Minimalist Tale of Social Media Toxicity is Alternately Gorgeous and Grotesque



Robert Mockler is a brand new name in film making, and judging from Like Me he’s got talent, vision, and confidence to spare.  I’m just now sure how I feel about the end product of his first feature effort.  Like Me is a bold visual splendor, and well acted; and yet, it still felt like an endurance trial even at just 80 minutes.

Like Me focuses on Kiya (Addison Timlin, Little Sister), a strange loner who lives by a simple metric – the views on the videos she uploads.  The movie opens with her menacing a burly convenience store clerk (Jeremy Gardner).  When the slight masked figure first starts recording him on her phone he is merely annoyed, and even plays to the camera as he rightly figures he’s the subject of a video that will soon be shared online.  Kiya isn’t satisfied, though, until she’s pulled out a gun and frightened the clerk into wetting himself.  That is the shot she needed to raise her video about the masses.   When she wakes up the next morning (after a night of drug use, binge eating, and yoga) she finds her numbers soaring and video responses pouring in.  She doesn’t seem to differentiate between those who consider her sick and those who view her as brilliant – it’s all attention.  One response, from a young man named Burt (Ian Nelson) does get under her skin, though.  Burt offers nothing but contempt and hatred in his response to Kiya, and ends with the suggestion that she do the world a favor by slitting her wrists.  Kiya seems to take this as challenge to up her game.

The rest of the story in Like Me is spare.  Kiya first buys a meal for a homeless man (who seems wisely wary of her intentions and cuts out early), then manages to bind, torture and kidnap the manager of a hotel where she’s staying.  Her captive, Marshall (Larry Fessender) is nearly as damaged as Kiya, and the two of them bond as much as either of them are capable of bonding.  That’s it for the cast, except for a pet rat who Kiya never names.

We never learn anything about Kiya’s history; nothing of her family background, or where she’s from.  We also never learn how she pays for her strange, transient lifestyle, a question that poked at my mind throughout Like Me.  Mockler doesn’t seem interested in explaining Kiya or rounding her out.  Instead, it’s as if she’s emerged fully formed from the darkest, most diseased corners of the internet.  She is a demigod for our time:  violence, sexuality, and destruction all fueled by a hunger for more hits.

The performances in Like Me are all good, and memorable even when the parts are small.  Most of the screen time belongs to Timlin and Fessender, who have terrific chemistry together. Timlin is small and delicate featured, but manages to be quite frightening in her unpredictability.  Fessender is a seasoned and prolific actor and humanizes Marshall as lonely, grieving, and shame-filled while never letting us forget that he’s also a predatory, paint-huffing creep who was trapped by Kiya because he believed he was going to have sex with an underage girl.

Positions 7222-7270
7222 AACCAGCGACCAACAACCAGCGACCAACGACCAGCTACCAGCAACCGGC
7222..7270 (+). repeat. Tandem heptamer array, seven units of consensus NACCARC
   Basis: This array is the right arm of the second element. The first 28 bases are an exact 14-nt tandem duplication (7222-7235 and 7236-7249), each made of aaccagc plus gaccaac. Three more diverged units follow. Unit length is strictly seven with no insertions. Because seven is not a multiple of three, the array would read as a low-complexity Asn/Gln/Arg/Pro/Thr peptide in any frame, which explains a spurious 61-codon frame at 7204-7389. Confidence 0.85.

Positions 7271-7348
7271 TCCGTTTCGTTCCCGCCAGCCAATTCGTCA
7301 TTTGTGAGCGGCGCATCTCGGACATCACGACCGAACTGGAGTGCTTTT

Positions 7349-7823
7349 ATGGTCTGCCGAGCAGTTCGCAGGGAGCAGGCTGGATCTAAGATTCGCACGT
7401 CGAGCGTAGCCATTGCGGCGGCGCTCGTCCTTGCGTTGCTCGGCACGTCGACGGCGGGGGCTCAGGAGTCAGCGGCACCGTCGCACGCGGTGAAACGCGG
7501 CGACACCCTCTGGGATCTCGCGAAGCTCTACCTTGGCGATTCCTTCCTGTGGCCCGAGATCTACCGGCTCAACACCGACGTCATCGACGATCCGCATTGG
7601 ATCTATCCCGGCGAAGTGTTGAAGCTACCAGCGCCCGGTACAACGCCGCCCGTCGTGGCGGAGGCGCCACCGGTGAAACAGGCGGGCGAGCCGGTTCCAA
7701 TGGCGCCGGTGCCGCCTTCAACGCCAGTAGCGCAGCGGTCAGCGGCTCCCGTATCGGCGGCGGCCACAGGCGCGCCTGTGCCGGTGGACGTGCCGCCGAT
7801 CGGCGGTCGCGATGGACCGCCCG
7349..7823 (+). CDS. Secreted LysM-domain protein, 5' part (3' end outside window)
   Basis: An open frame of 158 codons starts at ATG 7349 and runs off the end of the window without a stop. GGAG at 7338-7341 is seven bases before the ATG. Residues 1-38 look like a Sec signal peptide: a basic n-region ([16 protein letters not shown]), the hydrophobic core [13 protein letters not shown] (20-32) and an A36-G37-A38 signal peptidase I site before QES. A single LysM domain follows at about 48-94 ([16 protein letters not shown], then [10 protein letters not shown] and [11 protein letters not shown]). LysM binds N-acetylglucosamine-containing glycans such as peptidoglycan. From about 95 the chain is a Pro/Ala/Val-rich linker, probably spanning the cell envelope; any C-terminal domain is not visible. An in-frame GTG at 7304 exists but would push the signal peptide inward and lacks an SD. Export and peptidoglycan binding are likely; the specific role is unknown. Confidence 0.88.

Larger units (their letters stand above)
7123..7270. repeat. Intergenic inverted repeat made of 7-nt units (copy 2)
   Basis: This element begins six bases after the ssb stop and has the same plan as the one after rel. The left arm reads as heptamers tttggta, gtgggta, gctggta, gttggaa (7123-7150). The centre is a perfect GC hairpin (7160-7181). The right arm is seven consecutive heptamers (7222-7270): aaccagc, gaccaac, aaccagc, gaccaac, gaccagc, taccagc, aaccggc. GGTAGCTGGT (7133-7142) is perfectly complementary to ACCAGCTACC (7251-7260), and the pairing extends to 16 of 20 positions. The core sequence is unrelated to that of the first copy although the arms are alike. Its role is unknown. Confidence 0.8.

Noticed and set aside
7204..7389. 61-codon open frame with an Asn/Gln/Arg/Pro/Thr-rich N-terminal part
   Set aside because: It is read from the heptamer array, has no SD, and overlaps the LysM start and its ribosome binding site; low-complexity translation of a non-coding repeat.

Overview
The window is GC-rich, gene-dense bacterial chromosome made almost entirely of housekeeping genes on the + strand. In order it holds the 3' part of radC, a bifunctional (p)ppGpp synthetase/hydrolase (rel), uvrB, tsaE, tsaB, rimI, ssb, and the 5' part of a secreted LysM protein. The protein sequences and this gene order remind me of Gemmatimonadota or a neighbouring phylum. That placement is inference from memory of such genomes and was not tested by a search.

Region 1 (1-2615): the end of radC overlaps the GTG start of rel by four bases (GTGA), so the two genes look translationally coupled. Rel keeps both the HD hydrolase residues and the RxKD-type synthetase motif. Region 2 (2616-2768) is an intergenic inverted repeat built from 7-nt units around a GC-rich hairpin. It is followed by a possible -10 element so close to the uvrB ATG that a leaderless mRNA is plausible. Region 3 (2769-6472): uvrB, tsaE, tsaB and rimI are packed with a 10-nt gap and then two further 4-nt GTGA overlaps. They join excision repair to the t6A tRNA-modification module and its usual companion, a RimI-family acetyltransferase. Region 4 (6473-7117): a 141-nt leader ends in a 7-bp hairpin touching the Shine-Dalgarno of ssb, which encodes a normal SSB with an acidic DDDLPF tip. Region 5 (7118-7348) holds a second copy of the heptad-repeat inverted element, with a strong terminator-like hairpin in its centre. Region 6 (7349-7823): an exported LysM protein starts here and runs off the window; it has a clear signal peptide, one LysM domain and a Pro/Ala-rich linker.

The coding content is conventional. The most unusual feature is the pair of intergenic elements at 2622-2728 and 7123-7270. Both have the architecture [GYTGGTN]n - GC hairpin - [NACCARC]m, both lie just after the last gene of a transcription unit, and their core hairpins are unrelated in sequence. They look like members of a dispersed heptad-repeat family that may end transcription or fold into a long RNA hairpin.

What sets Like Me apart is the visual style, in service of a deeply disturbed central character.  Mockler fills the movie with vivid colors, hallucinogenic fades and double exposures, snippets of animation, and wildly fast edits.  It often feels more like a piece of performance art than a narrative film – and sometimes the performance art becomes really hard to watch.  This is especially true because of Kiya’s obsession with food.  A seasoned binger, we see tight shots of food – brightly colored cereal, bacon, pizza – being shoved into her mouth, and also see it coming back out.  When she buys the homeless man a meal she fills the table with food and seems intent on out-eating him.  But it’s her torture of Marshall that nearly raises Like Me to body horror.  After tying him to a bed she force feeds him until he vomits – all for the camera and the viewers, of course.  It’s a disgusting scene, and brutal.  A “normal” victim would be traumatized, but Marshall is already so emotionally crippled that he seems to take most of what Kiya does to him in stride.  He even begins to enjoy the online attention he’s receiving, though he has reason to worry how far Kiya will go to keep her audience satisfied.

I’m not sure if Robert Mockler, who wrote, directed, and shared editing on Like Me, was trying to send a message about the dangers that social media poses or if he was simply creating a character disturbed enough to serve as a vehicle for his chaotic visual style.   There were many moments when I was able to appreciate the extravagant set design, intense use of color (credit to DP James Siewert) and bold editing (Jessalyn Abbott shares editing credit with Mockler).  But I was also put off by the repulsiveness and cruelty of much of the film, and by the coldness of Kiya herself.  The final scene, a violent confrontation that seems both inevitable and implausible, provided a welcome escape from a character I intensely disliked.  Surely Mockler didn’t intend viewers to say, “Thank God that’s over” at the end of his film, but that was my reaction.

Kino Lorber’s Blu-ray release of Like Me faithfully renders the film’s grainless, color-saturated HD video and it’s pulsing, industrial score by Giona Ostinelli.  Special features include a  very short making-of documentary, photo gallery, theatrical trailer and the film’s SXSW teaser trailer.